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Aaaaaaaaaaaaaaaargh! 5th Dec 2021 13:35

​​​​​​​Photo reconnaissance sorties
 
I was looking at some of the Peenemunde photographs and I noticed how the shadows made it so much easier to identify the launch tower and that the blast pit was cut into the ground and it got me thinking: Were reconnaissance sorties specifically planned for early morning or late evening to take advantage of the low sun angle?

...and if they were, did the enemy, or for that matter us, take this into consideration and expect those sorties to occur at those times?


wiggy 5th Dec 2021 14:58

Not sure about what was done WW2 but some spy satellites are deliberately put into what are known as Sun-synchronous orbits so that imaging of items of interest is always done under the same lighting conditions.

https://en.wikipedia.org/wiki/Sun-synchronous_orbit

Haraka 5th Dec 2021 16:15

Indeed "shadow" is the third of the traditional imagery interpretation criteria ( after "shape"and "size" and before "surface" and "associated features").
Most commercial optical imaging satellites hit at around 10:3O a.m. optimum local sun time for this reason.
Yes , the opposition was also often aware of this way back historically and would hide things away, e.g. back in the hangar., at that time if they knew there was recce about. :)

Aaaaaaaaaaaaaaaargh! 5th Dec 2021 17:55

thanks for the replies

Lordflasheart 6th Dec 2021 09:38

Stereo
 
.
If the answer is "Seventy-eight feet" - What is the question ?

Look up 'stereoscopic photographic interpretation.'
You don't need the sun for stereo pairs.

LFH

NB "Evidence in Camera" by Constance Babington-Smith is a very good read.
...

aroa 6th Dec 2021 10:50

To get the ‘texture’ of the terrain and shape shadows, low angle lighting is the go. Sun angle too high and the image can be ‘washed out’ and shape less distinctive/ defineable
With mapping photography in Oz, imagery could only be gathered in summer between 7.30 til 10.30 and 2.30 til 5.30 to avoid shadow point sun flare. In winter with the sun way north you could go all the (shorter) day as that effect never occurred. Further south one had a very short working/ imaging day..not enough sun angle.

These things would be ignored in war time recon of course.. grab some pics while the weather/ clear skies allows
Same with obligue views the right sun angle on the target from the right perspective can make a great difference in the quality of the photography.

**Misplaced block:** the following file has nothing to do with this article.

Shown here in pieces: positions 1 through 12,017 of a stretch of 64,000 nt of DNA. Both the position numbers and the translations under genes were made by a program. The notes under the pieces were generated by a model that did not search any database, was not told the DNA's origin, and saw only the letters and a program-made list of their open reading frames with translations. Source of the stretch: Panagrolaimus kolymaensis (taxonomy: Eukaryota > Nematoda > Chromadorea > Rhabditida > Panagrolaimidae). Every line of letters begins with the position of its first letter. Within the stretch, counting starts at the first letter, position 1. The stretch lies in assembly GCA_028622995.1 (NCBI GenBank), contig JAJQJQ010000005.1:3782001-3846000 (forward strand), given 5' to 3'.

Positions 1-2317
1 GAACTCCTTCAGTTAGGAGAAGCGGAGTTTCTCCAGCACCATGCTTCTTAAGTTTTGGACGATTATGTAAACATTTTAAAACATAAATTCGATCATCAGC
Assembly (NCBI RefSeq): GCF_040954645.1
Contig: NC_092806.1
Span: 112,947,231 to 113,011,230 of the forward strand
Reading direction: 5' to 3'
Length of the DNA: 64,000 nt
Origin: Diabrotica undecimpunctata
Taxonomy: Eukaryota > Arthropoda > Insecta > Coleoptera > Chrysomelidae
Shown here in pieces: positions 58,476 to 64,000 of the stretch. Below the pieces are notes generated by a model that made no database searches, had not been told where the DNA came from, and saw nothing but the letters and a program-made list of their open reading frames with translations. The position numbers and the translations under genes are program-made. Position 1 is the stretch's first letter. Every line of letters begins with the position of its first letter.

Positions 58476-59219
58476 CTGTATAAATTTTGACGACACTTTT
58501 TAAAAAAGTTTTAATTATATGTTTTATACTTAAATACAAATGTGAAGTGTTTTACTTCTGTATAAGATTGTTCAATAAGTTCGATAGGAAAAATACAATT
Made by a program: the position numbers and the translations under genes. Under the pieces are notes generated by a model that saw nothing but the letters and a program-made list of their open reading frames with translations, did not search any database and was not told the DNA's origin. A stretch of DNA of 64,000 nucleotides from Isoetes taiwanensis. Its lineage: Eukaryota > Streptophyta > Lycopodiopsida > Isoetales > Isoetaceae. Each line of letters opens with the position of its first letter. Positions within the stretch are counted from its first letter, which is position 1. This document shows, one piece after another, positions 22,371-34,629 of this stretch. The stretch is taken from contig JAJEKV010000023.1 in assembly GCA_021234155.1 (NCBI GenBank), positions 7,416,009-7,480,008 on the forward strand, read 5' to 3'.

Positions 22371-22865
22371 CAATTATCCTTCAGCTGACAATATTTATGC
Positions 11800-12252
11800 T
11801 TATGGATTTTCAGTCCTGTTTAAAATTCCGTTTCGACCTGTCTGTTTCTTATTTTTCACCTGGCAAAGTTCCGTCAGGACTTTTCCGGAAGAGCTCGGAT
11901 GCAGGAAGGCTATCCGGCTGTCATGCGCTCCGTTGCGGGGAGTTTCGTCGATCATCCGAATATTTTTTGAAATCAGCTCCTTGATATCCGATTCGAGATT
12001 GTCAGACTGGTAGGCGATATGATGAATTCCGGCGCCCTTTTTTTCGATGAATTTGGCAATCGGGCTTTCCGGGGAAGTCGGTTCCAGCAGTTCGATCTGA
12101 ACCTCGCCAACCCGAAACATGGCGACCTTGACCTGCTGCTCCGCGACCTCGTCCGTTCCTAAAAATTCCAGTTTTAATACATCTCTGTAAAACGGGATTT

I dips me lid to those guys who flew alone, unarmed,cold and high on long missions over enemy territory.
Or dashed about at low level, very much in harms way.

The last aircraft shot down over Oz was a Mitsubishi “Dinah”, that lovely sleek and fast Japanese recon twin.
Their pictures and the crew never made it home. Cosford has the last of type.

renfrew 6th Dec 2021 11:02

Were there many Japanese shot down over Australia?
Who got this one and where did it happen?

CoodaShooda 6th Dec 2021 13:29

www.Darwindefenders.org offers a snapshot of the activity in 40 odd Japanese raids.

I think the total number of raids against Northern Australia was around the 70 mark.

Initial defence was courtesy of USAAF P-40’s and, eventually, RAAF/RAF Spitfires; with some Boomerangs joining the mix.

Offensive operations were conducted by B24, B25, Beaufighter, Mosquito and Catalina.

rolling20 6th Dec 2021 15:22


Originally Posted by Aaaaaaaaaaaaaaaargh! (Post 11151663)
I was looking at some of the Peenemunde photographs and I noticed how the shadows made it so much easier to identify the launch tower and that the blast pit was cut into the ground and it got me thinking: Were reconnaissance sorties specifically planned for early morning or late evening to take advantage of the low sun angle?

...and if they were, did the enemy, or for that matter us, take this into consideration and expect those sorties to occur at those times?

One of the things that wasn't well known was the 3D imagery that was used to build a picture of Peenemunde.
https://www.bbc.co.uk/news/magazine-13359064
As far as I have always understood it, Peenemunde was photographed mainly by aircraft 'returning' from somewhere else in Germany, so not to arouse suspicion.
I wouldn't have thought they would have flown over at specific times, but with the 3D imagery taking pictures at certain times during daylight may not have been important?
One would have thought navigating back after dark after a late evening sortie would have been possible in a Mosquito, but somewhat difficult in a Spitfire.

Haraka 6th Dec 2021 16:01

Stereoscopy requires two displaced imagings of a target. In this case sun angle is irrelevant..

aroa 6th Dec 2021 20:51

The Dinahs demise was in the WA north coast area. Spitfires were rotated out of Darwin to protect the Truscott field , a B24 base near Kalumburu, an Aboriginal mission community, which had been shot up in the early days.
The Dinah fell into Vantissart Bay and was dragged ashore at low tide for examination.
Details from a book regarding that base. The usual thing with books….lent… and lost.

I don’t recall ever hearing a total count of Japanese a/c shot down on Oz soil. First raid on Darwin scored a few, and later raids also. TypeOs and Betty bombers with the occasional Dinah…some crashed on land but others into Darwin harbour and the Timor Sea. Likewise out of Thursday Island, a few down there but mostly into the water.
one Zero site on Hammond Is..

PR Mossies used to return the serves to the Japanese out of Truscott flying as far away as China.

Mapping wise.. sun angle on pale stockpiled material was important for ease of using the imagery to determine shape not ,washed out,


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